Skip to main content

In chess, as in most things, we can learn far more if we understand our mistakes and try to address them systematically. A list of DON’Ts quite often sticks better in our mind as opposed to a list of DOs, and the same is true for mistakes in any walk of life. In today’s article, I have picked the three recurring mistakes that beginners make in a game of chess. Surely, there are many more errors that a new learner may make. However, we will separate the grain from the chaff and address the most important ones upfront. So without further ado, let’s get down to the nitty-gritty!

1) Neglecting proper development of pieces

Chess is essentially a battle where our pieces are our warriors. In a battle, the quick and proper deployment of forces assumes a major role. An organized approach to this critical aspect of war strategy can prove significantly beneficial while the opposite can easily cause an army’s downfall. The same applies to chess. When the game begins, we are required to focus our attention on quick and organized development of the pieces. A failure to do so can have major consequences, as the following game demonstrates.

As we saw, White developed his pieces rapidly in the opening stage while Black neglected the same. Clearly, Black could have fought harder had he developed his pieces in a timely fashion. On the other hand, White’s better developed pieces simply wreaked havoc!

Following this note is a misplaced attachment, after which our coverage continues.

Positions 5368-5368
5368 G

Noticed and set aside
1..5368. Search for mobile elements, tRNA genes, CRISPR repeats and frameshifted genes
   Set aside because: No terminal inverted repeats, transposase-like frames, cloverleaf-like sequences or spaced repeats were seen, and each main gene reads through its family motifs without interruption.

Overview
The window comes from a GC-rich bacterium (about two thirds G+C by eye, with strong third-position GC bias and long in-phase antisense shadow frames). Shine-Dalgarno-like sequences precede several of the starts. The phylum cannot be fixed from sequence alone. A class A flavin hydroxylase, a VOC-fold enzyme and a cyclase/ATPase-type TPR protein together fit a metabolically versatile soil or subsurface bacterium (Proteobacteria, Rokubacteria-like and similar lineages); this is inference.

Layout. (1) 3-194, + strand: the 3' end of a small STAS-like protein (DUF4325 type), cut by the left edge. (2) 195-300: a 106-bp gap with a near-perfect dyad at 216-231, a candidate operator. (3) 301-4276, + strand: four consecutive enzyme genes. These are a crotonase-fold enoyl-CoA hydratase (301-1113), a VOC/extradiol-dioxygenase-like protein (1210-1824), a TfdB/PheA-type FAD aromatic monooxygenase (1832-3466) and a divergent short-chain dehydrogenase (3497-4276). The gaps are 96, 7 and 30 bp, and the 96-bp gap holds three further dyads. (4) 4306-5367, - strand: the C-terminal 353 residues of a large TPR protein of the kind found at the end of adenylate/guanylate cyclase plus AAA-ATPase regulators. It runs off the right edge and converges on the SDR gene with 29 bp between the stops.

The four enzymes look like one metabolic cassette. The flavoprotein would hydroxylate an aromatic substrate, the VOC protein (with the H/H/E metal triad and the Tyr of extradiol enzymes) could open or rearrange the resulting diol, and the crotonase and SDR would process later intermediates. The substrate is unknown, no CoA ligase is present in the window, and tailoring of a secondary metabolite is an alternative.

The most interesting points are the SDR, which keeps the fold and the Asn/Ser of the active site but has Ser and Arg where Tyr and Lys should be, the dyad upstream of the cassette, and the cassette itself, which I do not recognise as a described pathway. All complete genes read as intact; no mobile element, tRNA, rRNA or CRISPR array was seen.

2) Neglecting castling

Closely related to lack of attention for piece development is a sheer neglect for castling. The reader may realize that the lack of King Safety played a key role in the previous game and that it hailed from Black’s failure to find a shelter for the King. Well, that is exactly one of the reasons to get castled before embarking on ambitious plans. Simply put, castling safeguards our King. Alongside, castling also helps enhance our development by getting the Rook towards the center. Let’s just say that castling is the ‘Buy one, get one’ of the chess world!

To illustrate this, let us dive into a game where Black pays little heed to king safety and eventually ends up getting checkmated in the center.

3) Not considering opponent’s responses

Chess is a game played by two players. Naturally, they exchange blows with each other and the last man standing wins. This may all sound super simple until I tell you that most new learners fail to anticipate their opponent’s moves. They spot exciting ideas for their own but rarely consider what their opponent could reply. No surprises that this is a sure recipe for disaster!

So, what should you look for before executing your own moves? The answer to this lies in the formula: Checks, Captures, Threats, in decreasing order of importance. Let’s look at a couple of examples where a player’s failure to address the ‘CCT’ formula leads to debacle.

In our final example, we will see how following one principle but neglecting the opponent’s ideas is no good.

Final words

The three mistakes outlined above are all equally crucial. The next time you play a chess game, make sure to quickly develop your pieces, to castle early, and to look at the opponent’s potential responses. You may not win every game after implementing these three pointers, but I can assure you that you will play much better than before. All the best!

The above blog has been written by Shubham Kumthekar, our Team member. For more such articles, stay tuned to Square Off’s Blog space.

Check out the world’s smartest AI chess board, that makes its own moves!